Skip to content
Trusts protect family

Estate planning involves a close look at personal and financial goals while you are living and after you have died. Having a comprehensive estate plan ensures that your wishes will be carried out and loved ones protected.

Many Jacksonville seniors ask our estate planning team about the use of trusts to protect family.  A trust—created by the grantor—says how assets can be used during their lifetime and how they should pass to the grantor’s beneficiaries when they die. Although the word “trust” might be intimidating, they’re just arrangements that most people already use in their day-to-day finances.

Jacksonville residents use trusts to protect and pass assets to their heirs for a variety of reasons. While there are different types of trusts, they all work the same way. The grantor establishes the trust and specifies how the assets in the trust should be managed and transferred to the beneficiaries at their death.

The grantor will put assets in the trust, which removes the assets from the grantor’s name and estate. In addition, the grantor names a trustee, the person charged with making the day-to-day decisions for the trust, its assets, and its beneficiaries. When the grantor dies, the trustee will direct the distributions of assets held in the trust according to the trust’s terms.

Trusts protect family members with special needs, for example, by protecting their eligibility to receive government benefits. Depending on the type of trust you create, you might be able to eliminate estate taxes. Certain trusts are also useful in protecting assets from creditors and lawsuits, and ensure that assets are distributed according to your wishes.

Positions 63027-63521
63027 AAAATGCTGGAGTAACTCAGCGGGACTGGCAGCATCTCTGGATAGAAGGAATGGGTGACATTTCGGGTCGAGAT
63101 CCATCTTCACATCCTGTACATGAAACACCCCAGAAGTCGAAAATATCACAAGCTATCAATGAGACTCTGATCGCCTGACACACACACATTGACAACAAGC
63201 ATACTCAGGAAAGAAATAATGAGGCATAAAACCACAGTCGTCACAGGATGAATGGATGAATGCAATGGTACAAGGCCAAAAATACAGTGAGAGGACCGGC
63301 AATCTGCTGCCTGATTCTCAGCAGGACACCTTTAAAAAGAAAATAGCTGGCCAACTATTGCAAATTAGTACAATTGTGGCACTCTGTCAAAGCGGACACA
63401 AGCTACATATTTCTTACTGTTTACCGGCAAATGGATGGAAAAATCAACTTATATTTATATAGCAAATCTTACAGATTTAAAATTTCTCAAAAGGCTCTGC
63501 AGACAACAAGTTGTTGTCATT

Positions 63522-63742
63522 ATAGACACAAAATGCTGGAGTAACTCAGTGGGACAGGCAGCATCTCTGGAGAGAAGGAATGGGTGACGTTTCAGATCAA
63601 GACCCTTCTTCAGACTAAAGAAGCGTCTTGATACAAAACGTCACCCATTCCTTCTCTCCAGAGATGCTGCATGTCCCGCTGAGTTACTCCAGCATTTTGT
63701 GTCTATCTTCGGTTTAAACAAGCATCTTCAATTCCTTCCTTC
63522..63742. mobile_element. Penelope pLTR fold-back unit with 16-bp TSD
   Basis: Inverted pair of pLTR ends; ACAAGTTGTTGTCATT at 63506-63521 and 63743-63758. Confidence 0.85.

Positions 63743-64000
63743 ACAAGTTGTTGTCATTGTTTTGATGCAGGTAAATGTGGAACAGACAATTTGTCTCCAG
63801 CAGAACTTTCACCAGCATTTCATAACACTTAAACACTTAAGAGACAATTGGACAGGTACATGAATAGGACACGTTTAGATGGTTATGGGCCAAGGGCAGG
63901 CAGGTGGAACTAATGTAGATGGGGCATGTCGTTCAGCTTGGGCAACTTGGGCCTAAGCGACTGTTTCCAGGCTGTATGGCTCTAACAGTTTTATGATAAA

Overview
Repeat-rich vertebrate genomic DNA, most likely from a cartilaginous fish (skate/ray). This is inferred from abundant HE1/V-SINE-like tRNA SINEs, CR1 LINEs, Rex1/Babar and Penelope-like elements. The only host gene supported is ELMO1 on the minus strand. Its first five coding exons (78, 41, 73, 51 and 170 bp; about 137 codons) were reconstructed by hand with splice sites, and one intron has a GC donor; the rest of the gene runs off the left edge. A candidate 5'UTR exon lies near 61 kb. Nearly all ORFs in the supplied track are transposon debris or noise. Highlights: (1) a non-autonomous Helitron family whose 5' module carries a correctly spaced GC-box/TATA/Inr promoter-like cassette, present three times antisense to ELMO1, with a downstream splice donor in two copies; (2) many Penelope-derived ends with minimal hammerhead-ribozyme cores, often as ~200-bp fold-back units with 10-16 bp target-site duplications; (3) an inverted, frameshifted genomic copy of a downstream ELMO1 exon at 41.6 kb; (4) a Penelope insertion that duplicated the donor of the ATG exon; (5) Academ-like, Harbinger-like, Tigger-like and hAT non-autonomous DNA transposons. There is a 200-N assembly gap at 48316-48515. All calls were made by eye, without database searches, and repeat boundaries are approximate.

In his video, “How Can a Trust Protect My Heirs?,” Jacksonville trust attorney Bill O’Leary, Esq. outlines additional ways that trusts protect family.   Trusts can protect an heir or child from themselves. If you have an adult child who does not spend wisely and may have a tendency to go into debt, a trust can ensure that the inheritance will last for as long as it’s needed throughout your child’s life.  In addition, trusts can protect against issues like divorce or even lawsuits from a car accident or other issue that may arise in your child’s life.

A revocable trust is one of the easiest ways to pass property to heirs outside of probate, says a recent article from The News-Enterprise, “Revocable trusts provide flexibility in estate planning.”  Revocable living trusts provide protection in case of incapacity, avoid probate and ancillary probate and may provide asset protection for beneficiaries.  Revocable trusts are popular tools to avoid probate, protecting the decedent and beneficiaries.  Another benefit of revocable trusts? The trustee who manages the trust can work on their own timeline rather than worrying about meeting dates set by the court.

Legacy Planning Law Group is dedicated to helping people protect their family and preserve their legacy.  Schedule a free discovery phone call with Team Legacy if you’d like to learn more about how trusts protect family.

Back To Top